1. What was your inspiration for "The Grateful Undead?"
The women in my family. When I dragged myself into my senior years and realized that my mother had already been there for thirty years and my sister was right behind us, I began to think about immortality and how I could make us live forever.
I love fantasy, especially urban fantasy. And even more so if it's humorous. Anyway, I started to have this crazy dream every night: Sexy vamp waltzes through the French doors of my bedroom balcony, and after an erotically charged interlude (see chapter twenty-eight in book one, They're So Vein), he fangs me, which just happens to clock me back about 30 years. That's when the rest of the zany non-estrogen producing women in my family burst into my dream asking for a piece of the action. I laughed myself awake and then got out a pad and a pen.
After I cut the girls loose in my world there was no dragging them back out again! My dreams became filled with fanged fiascos and they mentally pushed me toward the computer every morning, fighting for top billing.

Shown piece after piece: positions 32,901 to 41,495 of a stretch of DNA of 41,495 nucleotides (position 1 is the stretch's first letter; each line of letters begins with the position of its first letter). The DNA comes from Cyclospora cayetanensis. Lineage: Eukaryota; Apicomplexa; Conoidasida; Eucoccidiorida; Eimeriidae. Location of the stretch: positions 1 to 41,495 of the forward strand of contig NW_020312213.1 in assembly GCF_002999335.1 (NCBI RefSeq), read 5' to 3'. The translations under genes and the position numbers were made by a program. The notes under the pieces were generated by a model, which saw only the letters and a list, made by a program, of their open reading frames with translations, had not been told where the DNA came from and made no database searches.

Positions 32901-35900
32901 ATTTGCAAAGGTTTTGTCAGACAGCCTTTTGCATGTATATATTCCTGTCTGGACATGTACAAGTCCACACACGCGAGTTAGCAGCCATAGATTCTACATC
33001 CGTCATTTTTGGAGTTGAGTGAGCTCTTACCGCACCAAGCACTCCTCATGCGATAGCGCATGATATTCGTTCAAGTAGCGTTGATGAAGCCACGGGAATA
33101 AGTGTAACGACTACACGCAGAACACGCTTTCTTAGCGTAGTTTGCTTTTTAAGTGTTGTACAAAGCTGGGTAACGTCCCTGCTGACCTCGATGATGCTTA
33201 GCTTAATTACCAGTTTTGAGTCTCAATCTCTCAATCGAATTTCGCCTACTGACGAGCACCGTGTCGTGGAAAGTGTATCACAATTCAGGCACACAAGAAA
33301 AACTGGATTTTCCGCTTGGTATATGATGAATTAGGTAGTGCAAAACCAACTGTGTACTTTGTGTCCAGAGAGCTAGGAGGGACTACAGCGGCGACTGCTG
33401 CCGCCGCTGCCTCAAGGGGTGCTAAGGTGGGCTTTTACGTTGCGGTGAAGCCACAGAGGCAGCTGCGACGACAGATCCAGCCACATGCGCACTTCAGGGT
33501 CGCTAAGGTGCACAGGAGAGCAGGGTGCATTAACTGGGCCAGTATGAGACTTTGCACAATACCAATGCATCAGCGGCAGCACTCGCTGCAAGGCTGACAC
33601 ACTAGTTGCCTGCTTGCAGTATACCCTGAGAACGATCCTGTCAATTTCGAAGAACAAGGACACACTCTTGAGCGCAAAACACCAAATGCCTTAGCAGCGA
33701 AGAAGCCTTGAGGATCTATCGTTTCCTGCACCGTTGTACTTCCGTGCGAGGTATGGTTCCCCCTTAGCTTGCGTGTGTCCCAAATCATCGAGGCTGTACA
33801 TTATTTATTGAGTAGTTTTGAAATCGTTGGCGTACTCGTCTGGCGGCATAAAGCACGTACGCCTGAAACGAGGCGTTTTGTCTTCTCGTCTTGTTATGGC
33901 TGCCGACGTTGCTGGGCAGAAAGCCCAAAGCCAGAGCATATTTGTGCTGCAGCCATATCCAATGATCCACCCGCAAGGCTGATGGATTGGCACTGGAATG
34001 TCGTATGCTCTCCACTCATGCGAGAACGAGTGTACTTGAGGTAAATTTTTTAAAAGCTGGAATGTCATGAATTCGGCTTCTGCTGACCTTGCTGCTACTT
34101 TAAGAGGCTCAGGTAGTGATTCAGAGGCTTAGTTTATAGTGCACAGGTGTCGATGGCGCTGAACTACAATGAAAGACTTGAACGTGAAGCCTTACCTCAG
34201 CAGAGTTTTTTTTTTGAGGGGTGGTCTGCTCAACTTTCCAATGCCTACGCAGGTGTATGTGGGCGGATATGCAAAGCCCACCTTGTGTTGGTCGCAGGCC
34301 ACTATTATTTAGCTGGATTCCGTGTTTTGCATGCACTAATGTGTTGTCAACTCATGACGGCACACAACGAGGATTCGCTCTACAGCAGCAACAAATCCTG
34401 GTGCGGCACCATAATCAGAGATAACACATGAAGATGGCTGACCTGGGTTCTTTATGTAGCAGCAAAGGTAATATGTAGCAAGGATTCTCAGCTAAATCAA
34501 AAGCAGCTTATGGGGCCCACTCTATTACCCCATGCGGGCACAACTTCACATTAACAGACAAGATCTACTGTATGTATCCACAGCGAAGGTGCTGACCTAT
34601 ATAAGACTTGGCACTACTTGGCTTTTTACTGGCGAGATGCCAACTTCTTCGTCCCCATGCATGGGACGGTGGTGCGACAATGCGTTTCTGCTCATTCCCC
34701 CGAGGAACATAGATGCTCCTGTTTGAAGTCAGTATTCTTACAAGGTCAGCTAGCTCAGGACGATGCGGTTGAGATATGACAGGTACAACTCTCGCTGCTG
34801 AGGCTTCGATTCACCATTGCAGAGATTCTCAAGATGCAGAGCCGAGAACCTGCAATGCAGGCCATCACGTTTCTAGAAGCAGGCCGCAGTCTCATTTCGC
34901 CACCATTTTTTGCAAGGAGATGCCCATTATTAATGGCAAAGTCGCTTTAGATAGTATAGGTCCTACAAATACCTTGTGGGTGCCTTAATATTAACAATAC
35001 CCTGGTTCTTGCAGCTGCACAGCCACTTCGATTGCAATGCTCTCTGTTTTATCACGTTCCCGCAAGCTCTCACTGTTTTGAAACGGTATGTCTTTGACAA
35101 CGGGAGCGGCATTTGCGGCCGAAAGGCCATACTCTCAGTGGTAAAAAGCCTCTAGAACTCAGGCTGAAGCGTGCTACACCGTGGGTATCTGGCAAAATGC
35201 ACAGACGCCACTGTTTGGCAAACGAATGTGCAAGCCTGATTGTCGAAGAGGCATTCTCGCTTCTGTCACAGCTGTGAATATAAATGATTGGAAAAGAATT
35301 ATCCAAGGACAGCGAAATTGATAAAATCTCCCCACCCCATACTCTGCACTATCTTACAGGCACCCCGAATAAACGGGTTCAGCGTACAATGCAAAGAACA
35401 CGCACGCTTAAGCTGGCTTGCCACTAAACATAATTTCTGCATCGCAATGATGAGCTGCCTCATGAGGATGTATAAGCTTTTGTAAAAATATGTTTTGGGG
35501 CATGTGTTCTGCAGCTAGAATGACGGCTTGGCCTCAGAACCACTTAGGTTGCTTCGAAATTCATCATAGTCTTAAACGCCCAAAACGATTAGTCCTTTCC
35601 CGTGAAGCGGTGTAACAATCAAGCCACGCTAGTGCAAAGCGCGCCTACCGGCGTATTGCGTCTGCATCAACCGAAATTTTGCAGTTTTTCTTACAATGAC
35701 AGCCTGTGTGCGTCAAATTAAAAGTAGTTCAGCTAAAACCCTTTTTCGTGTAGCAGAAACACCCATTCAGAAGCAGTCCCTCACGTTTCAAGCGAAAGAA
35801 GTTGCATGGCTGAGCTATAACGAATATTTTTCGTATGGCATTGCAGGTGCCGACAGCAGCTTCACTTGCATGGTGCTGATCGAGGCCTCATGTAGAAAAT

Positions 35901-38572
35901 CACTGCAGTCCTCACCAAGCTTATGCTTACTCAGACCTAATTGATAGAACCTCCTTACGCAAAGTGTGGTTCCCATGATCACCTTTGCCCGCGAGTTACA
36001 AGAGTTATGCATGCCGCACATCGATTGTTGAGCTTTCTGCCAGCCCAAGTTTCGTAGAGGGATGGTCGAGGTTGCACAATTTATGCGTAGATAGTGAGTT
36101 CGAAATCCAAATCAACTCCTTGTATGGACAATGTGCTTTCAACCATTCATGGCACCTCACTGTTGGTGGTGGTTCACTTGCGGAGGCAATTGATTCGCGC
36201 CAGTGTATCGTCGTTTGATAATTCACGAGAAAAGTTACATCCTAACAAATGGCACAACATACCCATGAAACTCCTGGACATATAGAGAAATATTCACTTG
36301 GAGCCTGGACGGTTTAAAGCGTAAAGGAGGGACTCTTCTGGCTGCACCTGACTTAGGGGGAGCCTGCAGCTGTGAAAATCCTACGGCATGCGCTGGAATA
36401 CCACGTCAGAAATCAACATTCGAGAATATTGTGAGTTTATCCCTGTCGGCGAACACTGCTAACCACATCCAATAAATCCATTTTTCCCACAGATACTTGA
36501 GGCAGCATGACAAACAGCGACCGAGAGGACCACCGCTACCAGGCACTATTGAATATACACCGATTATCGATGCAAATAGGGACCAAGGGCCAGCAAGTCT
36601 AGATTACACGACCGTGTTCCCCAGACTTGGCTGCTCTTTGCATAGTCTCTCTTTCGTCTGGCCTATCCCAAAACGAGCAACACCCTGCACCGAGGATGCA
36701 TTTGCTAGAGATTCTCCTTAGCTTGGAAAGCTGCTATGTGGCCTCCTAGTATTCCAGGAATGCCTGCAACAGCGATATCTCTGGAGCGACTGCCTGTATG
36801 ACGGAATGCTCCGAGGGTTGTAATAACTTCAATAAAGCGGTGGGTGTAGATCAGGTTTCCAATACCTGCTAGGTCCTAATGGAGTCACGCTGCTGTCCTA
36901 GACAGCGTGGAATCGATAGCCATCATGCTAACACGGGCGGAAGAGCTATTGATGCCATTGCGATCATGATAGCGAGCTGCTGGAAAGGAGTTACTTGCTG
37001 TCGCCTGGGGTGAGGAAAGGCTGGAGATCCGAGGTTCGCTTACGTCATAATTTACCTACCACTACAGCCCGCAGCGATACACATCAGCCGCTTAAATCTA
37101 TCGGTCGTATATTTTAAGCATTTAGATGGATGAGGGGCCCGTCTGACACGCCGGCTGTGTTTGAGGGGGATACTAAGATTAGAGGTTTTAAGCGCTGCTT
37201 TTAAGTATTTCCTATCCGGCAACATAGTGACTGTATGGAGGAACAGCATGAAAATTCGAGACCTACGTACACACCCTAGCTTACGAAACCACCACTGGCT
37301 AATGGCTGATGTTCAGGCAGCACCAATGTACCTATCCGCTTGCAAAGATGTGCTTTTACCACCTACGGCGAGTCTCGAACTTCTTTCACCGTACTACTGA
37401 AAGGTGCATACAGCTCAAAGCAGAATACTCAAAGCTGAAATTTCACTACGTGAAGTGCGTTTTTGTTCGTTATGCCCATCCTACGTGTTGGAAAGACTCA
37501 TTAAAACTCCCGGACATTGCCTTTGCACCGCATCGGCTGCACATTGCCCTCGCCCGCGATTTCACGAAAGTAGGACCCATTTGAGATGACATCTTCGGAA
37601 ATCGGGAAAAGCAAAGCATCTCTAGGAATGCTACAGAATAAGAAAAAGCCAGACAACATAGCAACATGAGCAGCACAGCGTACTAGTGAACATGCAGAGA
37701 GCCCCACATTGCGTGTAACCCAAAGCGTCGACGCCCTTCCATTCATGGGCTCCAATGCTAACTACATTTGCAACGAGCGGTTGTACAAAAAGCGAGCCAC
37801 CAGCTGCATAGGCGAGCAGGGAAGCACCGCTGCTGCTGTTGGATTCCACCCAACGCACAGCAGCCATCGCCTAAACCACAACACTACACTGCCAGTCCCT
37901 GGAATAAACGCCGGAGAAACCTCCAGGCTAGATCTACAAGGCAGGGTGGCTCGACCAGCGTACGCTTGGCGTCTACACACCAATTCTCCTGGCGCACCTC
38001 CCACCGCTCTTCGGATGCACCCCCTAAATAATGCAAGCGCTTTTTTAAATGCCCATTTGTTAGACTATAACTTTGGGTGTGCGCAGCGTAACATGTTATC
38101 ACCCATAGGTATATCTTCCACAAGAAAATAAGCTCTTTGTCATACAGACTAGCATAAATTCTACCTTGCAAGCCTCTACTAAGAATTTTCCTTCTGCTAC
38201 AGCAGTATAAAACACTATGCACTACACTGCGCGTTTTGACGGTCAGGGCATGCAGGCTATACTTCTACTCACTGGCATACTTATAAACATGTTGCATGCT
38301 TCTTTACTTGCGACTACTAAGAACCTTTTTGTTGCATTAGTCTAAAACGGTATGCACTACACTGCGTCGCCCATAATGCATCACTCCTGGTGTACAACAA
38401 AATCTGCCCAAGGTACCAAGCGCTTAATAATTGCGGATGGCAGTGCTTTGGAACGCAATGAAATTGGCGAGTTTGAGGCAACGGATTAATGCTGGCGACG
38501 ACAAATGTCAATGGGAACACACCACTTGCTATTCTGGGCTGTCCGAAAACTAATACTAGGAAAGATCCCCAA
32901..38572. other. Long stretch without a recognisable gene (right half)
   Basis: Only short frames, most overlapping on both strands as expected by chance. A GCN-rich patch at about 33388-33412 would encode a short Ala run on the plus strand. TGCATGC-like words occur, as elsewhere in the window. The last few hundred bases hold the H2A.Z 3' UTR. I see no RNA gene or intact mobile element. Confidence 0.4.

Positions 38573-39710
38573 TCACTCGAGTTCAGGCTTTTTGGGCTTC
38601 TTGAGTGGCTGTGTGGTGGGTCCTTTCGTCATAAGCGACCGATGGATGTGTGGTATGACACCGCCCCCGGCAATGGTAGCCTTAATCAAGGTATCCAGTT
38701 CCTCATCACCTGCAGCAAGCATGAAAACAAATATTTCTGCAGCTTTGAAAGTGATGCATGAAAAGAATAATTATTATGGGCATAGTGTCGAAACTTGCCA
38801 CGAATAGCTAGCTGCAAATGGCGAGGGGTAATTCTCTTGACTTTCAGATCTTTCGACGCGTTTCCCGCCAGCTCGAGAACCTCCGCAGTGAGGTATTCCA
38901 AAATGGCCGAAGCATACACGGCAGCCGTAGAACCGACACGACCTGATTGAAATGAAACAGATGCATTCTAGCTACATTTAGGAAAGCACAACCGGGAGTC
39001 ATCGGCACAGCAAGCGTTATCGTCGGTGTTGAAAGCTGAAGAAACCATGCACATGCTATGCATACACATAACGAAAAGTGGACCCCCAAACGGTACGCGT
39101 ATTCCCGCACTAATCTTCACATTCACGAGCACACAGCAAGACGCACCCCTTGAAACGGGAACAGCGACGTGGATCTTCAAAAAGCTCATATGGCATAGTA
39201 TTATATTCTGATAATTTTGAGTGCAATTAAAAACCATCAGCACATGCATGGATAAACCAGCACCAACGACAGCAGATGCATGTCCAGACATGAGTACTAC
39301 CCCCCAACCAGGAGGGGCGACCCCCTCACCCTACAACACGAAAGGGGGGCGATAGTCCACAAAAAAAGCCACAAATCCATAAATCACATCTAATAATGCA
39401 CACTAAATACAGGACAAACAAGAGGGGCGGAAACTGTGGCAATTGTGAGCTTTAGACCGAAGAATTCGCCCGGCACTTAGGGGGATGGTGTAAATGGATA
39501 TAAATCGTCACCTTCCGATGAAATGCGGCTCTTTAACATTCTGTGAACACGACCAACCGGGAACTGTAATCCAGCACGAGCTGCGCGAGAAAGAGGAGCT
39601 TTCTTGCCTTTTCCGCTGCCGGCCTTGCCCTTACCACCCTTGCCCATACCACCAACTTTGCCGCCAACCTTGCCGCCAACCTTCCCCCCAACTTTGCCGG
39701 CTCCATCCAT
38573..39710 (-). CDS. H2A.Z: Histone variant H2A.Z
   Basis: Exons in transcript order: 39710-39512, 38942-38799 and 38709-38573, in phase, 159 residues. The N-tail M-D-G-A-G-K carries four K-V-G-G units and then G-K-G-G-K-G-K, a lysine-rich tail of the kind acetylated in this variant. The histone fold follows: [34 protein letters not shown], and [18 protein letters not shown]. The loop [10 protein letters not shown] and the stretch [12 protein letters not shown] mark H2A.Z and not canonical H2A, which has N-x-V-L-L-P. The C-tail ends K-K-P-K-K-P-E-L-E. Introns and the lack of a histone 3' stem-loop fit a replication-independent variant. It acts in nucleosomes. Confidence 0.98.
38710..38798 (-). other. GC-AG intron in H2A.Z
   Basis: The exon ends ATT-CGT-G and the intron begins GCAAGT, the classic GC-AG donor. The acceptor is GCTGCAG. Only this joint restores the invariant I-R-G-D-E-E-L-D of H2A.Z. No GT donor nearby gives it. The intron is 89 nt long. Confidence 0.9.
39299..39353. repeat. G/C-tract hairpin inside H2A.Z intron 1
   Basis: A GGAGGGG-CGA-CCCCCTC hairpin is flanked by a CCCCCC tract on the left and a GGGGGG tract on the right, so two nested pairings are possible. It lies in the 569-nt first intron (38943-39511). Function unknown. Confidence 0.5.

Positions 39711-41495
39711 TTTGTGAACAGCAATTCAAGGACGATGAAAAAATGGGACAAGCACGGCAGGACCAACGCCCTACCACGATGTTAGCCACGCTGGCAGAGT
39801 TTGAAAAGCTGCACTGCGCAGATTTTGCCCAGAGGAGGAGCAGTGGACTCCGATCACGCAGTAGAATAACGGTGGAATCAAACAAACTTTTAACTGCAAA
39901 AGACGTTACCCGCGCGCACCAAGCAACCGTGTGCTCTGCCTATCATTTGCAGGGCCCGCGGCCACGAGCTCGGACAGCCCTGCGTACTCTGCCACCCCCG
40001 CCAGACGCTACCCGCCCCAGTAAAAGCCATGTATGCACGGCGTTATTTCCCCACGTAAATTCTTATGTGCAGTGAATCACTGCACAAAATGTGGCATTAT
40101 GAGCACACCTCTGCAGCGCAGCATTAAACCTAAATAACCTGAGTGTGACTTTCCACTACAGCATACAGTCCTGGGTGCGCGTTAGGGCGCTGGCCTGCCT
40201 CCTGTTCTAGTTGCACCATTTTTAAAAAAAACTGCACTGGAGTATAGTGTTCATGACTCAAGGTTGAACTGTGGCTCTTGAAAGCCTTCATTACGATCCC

2. Can you describe your main character, Susan, and how her personality leads her into trouble? Susan has major control issues and she's very bossy. She's 5'11", has curly red hair, green eyes, and dresses in grubby jeans or cargo shorts, t-shirts and her Doc Martins, which drives her younger sister, JoAnn, nuts. But then again, JoAnn irons her underwear.
Susan hates relationships because they only lead to more laundry and sharing the television remote control. Am I ashamed of Susan? Nah, I'm very proud of her crude, sarcastic wit. I take full credit for each and every one of her unseemly qualities—taught her everything she knows. (Thanks Mom)